By Katherine Hall, MD, Family Medicine Physician at Athens Family Practice
According to the American Cancer Society (ACS), breast cancer is the most common cancer in women in the U.S., behind only skin cancers. In fact, the ACS puts the average risk as a one in eight chance that a woman will develop breast cancer in her lifetime. And according to the World Health Organization, breast cancer is now the most common cancer globally, claiming 12 percent of new cancer cases. Breast cancer is also the second leading cause of cancer death in women, superseded only by lung cancer.
So, that’s some not-so-good news. How about some good news? Those death rates have been steadily dropping. Statistics show that the overall death rate from breast cancer decreased by one percent each year from 2013 to 2018. Now, the question is “why?” Well, the decreases have been associated with several factors, including better treatments and earlier detection through screenings.
Here’s some more good news. You can get screened by scheduling a simple, routine mammogram. A mammogram takes only about one hour, once a year, but it’s benefits can last much longer. Mammograms help detect breast cancer earlier than waiting for symptoms to appear. That’s an incredibly important weapon in the fight against breast cancer because that early detection can result in an easier and more effective treatment if cancer is discovered.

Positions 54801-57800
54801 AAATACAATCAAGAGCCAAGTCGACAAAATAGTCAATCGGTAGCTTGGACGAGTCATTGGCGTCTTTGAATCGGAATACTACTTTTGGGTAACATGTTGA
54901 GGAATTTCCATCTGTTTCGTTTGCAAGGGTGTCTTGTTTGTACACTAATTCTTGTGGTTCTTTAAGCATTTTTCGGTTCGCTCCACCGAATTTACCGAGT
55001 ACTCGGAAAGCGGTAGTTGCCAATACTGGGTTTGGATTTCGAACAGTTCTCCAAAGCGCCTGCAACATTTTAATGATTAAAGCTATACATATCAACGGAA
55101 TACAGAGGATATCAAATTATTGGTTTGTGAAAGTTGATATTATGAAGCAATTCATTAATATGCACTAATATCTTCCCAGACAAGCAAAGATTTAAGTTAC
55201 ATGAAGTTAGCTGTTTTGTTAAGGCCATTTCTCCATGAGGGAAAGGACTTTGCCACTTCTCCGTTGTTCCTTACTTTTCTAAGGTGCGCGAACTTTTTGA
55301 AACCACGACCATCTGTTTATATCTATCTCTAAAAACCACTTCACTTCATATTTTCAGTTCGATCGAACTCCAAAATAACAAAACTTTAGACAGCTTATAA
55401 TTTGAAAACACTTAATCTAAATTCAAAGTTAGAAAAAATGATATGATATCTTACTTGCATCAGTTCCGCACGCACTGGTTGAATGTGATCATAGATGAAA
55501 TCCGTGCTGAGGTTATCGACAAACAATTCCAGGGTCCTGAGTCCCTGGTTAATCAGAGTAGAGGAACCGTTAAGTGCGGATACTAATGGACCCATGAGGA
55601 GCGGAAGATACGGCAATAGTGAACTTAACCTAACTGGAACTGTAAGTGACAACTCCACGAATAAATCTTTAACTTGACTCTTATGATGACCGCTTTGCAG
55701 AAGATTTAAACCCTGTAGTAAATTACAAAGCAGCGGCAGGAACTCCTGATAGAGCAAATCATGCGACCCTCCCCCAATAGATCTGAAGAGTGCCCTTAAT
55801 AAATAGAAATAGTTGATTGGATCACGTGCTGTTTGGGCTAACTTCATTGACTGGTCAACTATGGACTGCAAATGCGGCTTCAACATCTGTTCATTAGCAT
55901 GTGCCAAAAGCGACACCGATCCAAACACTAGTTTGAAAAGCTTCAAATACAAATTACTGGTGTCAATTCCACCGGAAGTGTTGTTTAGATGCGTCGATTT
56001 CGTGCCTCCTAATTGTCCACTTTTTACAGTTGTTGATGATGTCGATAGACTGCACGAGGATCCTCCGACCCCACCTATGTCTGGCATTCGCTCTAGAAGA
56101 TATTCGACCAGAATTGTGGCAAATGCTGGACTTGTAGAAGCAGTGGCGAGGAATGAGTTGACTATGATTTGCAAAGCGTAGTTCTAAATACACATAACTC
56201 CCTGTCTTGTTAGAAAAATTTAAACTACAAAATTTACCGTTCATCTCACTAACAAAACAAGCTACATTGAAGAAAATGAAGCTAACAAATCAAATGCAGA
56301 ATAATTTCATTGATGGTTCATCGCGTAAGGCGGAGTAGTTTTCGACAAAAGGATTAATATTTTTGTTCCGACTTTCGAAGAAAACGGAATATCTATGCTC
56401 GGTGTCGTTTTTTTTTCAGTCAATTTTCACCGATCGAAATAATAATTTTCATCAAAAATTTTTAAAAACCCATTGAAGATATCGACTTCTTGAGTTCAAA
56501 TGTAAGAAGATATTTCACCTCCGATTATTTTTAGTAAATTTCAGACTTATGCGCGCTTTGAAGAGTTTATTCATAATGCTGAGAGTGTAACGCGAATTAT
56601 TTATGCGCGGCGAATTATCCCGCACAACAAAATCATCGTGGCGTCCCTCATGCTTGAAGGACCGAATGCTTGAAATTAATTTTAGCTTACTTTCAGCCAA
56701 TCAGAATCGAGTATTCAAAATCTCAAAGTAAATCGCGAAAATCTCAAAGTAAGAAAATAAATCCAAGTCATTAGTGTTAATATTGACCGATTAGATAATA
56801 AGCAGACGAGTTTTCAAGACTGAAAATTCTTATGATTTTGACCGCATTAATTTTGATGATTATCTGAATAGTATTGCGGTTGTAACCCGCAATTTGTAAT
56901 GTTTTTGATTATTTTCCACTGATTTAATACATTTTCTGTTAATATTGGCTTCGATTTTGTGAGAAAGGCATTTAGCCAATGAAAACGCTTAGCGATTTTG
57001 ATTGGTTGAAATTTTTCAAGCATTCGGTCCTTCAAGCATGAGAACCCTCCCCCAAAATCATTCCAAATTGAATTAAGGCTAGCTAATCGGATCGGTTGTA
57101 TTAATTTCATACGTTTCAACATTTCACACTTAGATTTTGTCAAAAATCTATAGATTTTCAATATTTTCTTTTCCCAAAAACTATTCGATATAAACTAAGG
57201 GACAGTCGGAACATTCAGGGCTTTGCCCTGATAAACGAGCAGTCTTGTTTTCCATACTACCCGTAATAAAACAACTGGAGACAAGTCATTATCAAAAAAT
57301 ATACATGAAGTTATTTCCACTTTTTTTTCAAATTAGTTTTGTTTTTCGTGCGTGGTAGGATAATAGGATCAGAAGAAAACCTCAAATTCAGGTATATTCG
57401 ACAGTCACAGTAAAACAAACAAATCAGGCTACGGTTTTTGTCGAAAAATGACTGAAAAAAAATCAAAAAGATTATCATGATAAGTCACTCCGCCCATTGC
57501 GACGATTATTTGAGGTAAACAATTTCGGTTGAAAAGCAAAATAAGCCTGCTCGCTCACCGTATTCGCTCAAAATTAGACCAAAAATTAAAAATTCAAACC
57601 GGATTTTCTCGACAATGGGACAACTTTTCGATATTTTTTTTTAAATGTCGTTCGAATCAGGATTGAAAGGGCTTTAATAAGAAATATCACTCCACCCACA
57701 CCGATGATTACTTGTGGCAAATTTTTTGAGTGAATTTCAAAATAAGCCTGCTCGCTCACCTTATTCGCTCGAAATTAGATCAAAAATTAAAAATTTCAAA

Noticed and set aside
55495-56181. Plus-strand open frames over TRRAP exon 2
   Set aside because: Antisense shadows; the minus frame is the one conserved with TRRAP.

While there are certain risk factors for breast cancer – including lifestyle-related risks, as well as some risk factors you cannot change, like your family medical history – some breast cancer patients have no risk factors or even any symptoms. And 85 percent of breast cancer cases are in women with no family history of the disease. That’s why early detection is so vital to finding and treating breast cancer.
If you are a woman 40 and older, you should be including an annual mammogram in your yearly health journey. If you are at higher risk, you may need to begin annual screenings sooner. Some of those risk factors include genetic mutations, having dense breasts, certain reproductive histories, being overweight after menopause, a family history of breast and ovarian cancer, a personal history of radiation therapy or hormone replacement therapy, a history with the drug diethylstilbestrol (DES) and a lack of physical activity.
As with other health issues, it’s important to have a discussion with your trusted provider about your lifestyle and risks and to determine the right time for you to begin annual breast cancer screening.
October is Breast Cancer Awareness Month, so if you haven’t already scheduled your mammogram for the year, now is a great time to get it on your calendar and get the peace of mind that comes from taking charge of your health. It’s one hour a year that could save your life.
If you would like to schedule a mammogram or talk with a provider about your breast health, visit the “Our Practices” tab. For more information on breast cancer and mammograms, visit breastcancer.org and cdc.gov/cancer/breast.